How Do Water Rights Work?
Water is the heart of agriculture. The availability of fresh water makes it possible to grow crops and raise livestock. Water used in agriculture is mostly from surface waters like rivers and streams.Land owners whose land are adjacent to the water bodies have some rights on how they can use such source of water.
Riparian rights are a type of water rights that give land owners access and usage of flowing water bodies like rivers and streams.Littoral rights guarantees access and usage of water from lakes, seas and oceans. In order to be classified as a riparian landowner, the land owner must own the parcel of land adjacent to the water like rivers and streams.
A owner holding this land can make use of the water for their needs like drinking, watering animals, bathing or even watering gardens. However it does not allow for the water to be pumped or removed from the flowing river or stream.These rights are connected, meaning they run with the land , and not with the owner. If for example and oceanfront property is sold, the new owner gains the rights and the seller relinquishes the right.
Land owners do not have to use water to keep their riparian rights. New uses may be started at any time as long as the new use is a reasonable one. This is because the right is attached to the riparian land, and so a non use does not extinguish the right.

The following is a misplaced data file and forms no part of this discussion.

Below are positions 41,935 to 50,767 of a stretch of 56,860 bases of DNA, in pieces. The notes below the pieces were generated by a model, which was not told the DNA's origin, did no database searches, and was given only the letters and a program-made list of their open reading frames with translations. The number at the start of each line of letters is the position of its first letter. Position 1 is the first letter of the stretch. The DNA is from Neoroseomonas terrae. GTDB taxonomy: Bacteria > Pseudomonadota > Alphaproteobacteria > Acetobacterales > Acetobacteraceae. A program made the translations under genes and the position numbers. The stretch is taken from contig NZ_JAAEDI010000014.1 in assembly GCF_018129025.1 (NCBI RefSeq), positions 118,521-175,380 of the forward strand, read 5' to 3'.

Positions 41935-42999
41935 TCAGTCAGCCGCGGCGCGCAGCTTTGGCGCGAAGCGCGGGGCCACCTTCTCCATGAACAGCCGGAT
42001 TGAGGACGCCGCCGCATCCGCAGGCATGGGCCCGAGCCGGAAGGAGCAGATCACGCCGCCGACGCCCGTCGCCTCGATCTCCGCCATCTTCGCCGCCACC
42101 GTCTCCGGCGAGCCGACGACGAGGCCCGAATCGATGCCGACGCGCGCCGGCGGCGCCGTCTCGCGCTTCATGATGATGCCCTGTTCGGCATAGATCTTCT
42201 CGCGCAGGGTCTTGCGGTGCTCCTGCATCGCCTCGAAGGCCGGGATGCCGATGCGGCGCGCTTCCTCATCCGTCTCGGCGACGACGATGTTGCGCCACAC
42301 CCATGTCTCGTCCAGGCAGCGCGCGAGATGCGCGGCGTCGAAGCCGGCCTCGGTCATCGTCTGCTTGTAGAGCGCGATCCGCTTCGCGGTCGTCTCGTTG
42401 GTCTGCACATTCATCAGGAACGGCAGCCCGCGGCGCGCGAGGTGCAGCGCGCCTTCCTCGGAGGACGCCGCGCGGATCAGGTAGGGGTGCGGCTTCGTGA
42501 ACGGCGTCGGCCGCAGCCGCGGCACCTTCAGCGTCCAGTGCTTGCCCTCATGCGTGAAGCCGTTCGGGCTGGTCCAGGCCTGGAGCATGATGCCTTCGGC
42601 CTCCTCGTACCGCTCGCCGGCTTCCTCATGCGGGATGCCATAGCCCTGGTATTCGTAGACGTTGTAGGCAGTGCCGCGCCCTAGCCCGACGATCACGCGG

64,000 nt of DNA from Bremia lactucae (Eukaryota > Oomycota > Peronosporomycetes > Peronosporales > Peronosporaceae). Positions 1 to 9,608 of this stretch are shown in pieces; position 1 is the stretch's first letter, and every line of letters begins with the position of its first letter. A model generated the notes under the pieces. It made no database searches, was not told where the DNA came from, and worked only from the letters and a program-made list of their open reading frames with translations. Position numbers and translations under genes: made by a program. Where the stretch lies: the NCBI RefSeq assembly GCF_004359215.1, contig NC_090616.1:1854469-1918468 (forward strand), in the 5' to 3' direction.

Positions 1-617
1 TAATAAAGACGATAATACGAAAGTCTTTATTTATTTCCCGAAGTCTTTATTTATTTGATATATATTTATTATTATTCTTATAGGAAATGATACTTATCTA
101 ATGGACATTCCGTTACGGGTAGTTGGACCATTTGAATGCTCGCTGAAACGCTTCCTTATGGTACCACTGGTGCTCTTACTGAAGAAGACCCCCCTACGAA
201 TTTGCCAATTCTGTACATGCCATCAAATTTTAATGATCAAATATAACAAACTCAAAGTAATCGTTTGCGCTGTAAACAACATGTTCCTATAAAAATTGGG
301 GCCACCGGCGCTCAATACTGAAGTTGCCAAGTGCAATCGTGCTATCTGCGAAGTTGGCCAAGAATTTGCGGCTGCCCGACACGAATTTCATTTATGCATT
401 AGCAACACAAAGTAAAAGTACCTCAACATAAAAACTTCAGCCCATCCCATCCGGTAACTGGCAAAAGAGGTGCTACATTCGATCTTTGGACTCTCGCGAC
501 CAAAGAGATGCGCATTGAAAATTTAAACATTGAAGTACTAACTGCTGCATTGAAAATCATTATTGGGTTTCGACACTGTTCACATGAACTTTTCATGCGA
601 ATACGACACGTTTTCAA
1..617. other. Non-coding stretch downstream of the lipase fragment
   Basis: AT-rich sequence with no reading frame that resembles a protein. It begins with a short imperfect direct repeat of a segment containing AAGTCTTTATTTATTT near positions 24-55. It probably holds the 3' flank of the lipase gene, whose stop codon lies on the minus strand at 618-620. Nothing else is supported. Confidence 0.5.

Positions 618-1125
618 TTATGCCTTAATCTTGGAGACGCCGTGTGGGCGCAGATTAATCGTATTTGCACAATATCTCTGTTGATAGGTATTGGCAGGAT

Land owners have the right to use the water as such use does not harm upstream or downstream neighbors. In the event the water is non navigable waterway, the landowner owns the land beneath the water to the exact center of the waterway. He or she cannot also acquire a water right against another riparian owner because the riparian use, even if unreasonable, is not a claim against the other riparian's right, even if the second riparian landowner is not using any water.
Riparianism limits the use of water to only those land owners with riparian land. Non riparian land owner do not have exclusive access to the water's edge or use of the land beneath the water.